Six Degrees of Separation: From The Bass Rock to The Lowland

Hello June, here so soon. I’m a day late for this month’s Six Degrees of Separation because summer arrived in Manchester this week and yesterday was too glorious to pass up the chance to read in the garden. Kate, who hosts the meme at Books Are My Favourite and Best, has chosen the Stella Prize winning book The Bass Rock for the first book in the chain.

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Hit Factories: A Journey Through the Industrial Cities of British Pop

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Read 05/04/2021-18/04/2021

Rating 3 stars

Hit Factories is a curious and eclectic book. The title and the flyleaf blurb suggest a social history of pop in industrial cities – how the industrial landscape influenced the music and vice versa. It’s not that, though. It’s more personal, built around an attempt by author Karl Whitney, a Dubliner transplanted to the North East of England, to understand Britain differently.

Whitney has drawn on a travel writing approach of exploring the relationship between landscape and community, finding the out of the ordinary and drawing on the voices of those involved in the story. The book examines why certain industrial cities developed, or didn’t, distinctive music scenes and represents the condensed musical histories of 11 cities across just over 300 pages. Continue reading

Permafrost

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Read 21/02/2021-26/02/2021

Rating 5 stars

Permafrost is the first novel by Catalan poet Eva Baltasar. It’s a thing of beauty, visceral and uncompromising. It’s about depression, and being cared about but not loved; it’s the story of someone who tries not to let others in because being self-contained is safer. It’s also deeply, dryly funny.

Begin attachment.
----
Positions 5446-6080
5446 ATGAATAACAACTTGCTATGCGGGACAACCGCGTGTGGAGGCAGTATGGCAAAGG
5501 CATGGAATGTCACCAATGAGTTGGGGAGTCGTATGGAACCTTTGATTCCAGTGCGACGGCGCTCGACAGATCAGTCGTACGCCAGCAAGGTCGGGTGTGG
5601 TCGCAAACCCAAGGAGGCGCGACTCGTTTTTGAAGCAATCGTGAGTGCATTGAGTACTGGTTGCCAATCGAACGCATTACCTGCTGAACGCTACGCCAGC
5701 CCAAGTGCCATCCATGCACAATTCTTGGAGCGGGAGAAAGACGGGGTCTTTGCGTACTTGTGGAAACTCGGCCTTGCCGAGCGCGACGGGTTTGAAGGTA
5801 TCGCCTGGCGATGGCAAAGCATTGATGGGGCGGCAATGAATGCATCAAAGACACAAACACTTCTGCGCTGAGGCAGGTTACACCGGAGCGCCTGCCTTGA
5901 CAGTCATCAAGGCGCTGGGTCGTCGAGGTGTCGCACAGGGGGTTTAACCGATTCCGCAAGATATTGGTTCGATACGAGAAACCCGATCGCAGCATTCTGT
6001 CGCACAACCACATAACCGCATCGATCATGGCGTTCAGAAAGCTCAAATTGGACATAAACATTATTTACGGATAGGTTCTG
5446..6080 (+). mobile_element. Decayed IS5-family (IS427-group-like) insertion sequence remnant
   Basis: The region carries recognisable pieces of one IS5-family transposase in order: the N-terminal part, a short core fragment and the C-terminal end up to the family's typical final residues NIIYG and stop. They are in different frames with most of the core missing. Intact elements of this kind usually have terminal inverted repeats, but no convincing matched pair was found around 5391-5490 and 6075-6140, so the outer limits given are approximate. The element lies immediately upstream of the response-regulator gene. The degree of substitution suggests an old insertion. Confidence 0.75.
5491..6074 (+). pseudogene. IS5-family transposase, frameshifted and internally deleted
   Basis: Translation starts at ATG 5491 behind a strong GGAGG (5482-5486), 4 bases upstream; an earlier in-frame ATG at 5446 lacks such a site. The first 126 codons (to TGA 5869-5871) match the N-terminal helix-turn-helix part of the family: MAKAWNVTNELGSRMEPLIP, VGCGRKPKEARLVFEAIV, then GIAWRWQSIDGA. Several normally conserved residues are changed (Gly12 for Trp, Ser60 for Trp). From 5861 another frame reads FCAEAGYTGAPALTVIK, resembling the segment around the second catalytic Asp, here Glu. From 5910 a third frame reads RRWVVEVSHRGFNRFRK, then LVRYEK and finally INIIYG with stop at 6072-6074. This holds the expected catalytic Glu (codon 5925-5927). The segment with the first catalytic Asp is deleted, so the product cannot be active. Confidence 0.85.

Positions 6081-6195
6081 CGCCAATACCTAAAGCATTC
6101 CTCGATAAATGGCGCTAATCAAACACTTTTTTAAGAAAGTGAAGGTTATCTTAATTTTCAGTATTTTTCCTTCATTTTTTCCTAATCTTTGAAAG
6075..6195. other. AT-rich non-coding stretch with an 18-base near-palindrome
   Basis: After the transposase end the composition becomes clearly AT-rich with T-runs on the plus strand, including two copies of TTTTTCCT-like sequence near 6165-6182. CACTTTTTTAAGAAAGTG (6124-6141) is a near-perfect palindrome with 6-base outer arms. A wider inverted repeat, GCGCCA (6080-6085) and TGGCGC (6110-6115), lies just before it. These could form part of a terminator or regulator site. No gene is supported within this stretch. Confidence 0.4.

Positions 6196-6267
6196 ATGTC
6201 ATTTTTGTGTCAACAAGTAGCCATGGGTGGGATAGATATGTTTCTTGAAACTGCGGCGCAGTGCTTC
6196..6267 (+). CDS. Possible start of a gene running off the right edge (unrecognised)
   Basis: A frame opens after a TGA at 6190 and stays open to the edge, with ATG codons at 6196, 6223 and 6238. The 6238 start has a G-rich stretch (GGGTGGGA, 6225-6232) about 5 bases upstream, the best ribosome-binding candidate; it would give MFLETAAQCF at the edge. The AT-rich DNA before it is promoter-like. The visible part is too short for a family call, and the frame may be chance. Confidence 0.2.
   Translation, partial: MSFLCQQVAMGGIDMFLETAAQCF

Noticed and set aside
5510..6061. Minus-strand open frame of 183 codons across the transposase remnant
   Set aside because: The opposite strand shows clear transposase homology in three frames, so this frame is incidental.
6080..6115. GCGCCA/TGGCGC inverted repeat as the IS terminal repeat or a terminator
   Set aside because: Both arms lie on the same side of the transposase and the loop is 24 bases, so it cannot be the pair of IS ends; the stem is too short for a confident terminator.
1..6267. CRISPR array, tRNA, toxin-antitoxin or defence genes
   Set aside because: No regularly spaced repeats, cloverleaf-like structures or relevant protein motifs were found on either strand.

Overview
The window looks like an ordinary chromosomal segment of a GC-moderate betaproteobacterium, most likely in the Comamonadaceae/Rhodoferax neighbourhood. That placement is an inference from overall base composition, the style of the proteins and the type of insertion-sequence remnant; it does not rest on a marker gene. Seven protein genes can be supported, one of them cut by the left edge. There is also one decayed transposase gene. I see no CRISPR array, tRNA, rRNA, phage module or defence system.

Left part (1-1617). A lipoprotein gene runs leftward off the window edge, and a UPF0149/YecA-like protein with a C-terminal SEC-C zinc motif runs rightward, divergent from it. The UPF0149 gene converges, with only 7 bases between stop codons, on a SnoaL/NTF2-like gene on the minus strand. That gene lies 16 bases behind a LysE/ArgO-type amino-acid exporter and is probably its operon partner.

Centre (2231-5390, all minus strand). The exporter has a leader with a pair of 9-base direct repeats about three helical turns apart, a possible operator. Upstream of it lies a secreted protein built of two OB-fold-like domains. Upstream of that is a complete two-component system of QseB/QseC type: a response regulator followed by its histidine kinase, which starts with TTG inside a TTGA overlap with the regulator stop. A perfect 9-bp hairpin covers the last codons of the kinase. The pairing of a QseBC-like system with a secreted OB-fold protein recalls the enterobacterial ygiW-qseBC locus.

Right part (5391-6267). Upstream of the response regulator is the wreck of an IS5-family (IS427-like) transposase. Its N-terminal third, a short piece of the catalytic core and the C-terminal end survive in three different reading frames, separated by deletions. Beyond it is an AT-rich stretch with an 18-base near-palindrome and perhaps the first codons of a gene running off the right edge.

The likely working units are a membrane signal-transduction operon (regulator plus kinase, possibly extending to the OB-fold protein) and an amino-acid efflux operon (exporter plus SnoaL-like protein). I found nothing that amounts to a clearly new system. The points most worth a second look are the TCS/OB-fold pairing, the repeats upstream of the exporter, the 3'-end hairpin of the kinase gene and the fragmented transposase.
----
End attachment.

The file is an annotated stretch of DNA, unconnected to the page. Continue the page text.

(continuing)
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Mortimer and Whitehouse Gone Fishing: Life, Death and the Thrill of the Catch

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Read 31/08/2020

Rating 4 stars

Book 10 in my 10 Books of Summer reading challenge.

Mortimer and Whitehouse Gone Fishing is a companion book to the BBC series of the same name. You don’t need to have watched it to enjoy the book (although I hope you do watch it, it’s quite the antidote to much of the rubbish on the box). Nor do you need to be an angler or interested in fishing. You don’t even particularly need to be a fan of either Bob Mortimer or Paul Whitehouse. The book is more than the sum of its parts. Continue reading

His Bloody Project: Documents relating to the case of Roderick Macrae

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Read 26/04/2020-03/05/2020

Rating 3 stars

I’ve had Graeme Macrae Burnet’s book hanging around on my Kindle for three or so years. A friend’s recent review of Burnet’s debut novel reminded me that I hadn’t got round to reading His Bloody Project.

I was in the mood for some historical fiction after the last book I read, so I charged up my neglected Kindle and opened His Bloody Project up. Continue reading

A Chancer

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Read 06/10/2019-16/10/2019

Rating 3 stars

First published in 1985, A Chancer is James Kelman’s second novel. It’s an examination of working class Glasgow life through the eyes of Tammas, a young man of twenty.

We meet Tammas at the end of an unproductive factory night shift, playing cards and winning money from a co-worker that the co-worker doesn’t have. The factory is short on orders and it looks like redundancies are imminent.

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The Grey Man

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Read 20/09/2019-01/10/2019

Rating 4 stars

The Grey Man is an historical adventure novel set in South Ayrshire around the villages of Maybole, Girvan and Ballantrae and across the moorlands of Carrick and Kyle. Narrated by Launcelot Kennedy, it concerns the warring factions of the Kennedy clan, divided between the Earl of Cassillis and the Laird of Bargany, during the 17th century. Launcelot is of the clan that supports Cassillis.

I bought this book because we have holidayed a few times in the area, and I wanted to read a novel that revealed something about the history of the region. I couldn’t have chosen better. Continue reading

The Diary of a Bookseller

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Read 06/09/2019-08/09/2019

Rating 5 stars

Weezelle at Words and Leaves recommended Shaun Bythell’s memoir of running The Book Shop in Wigtown before I’d been to Wigtown or knew The Book Shop existed. Indeed, when I visited by accident in 2018 on the way home from a holiday the other side of the Galloway Forest, diverted by the Misogynist in Chief sojourning at his gaudy golf shack, I didn’t even realise that the book Weezelle had recommended was about that shop. Continue reading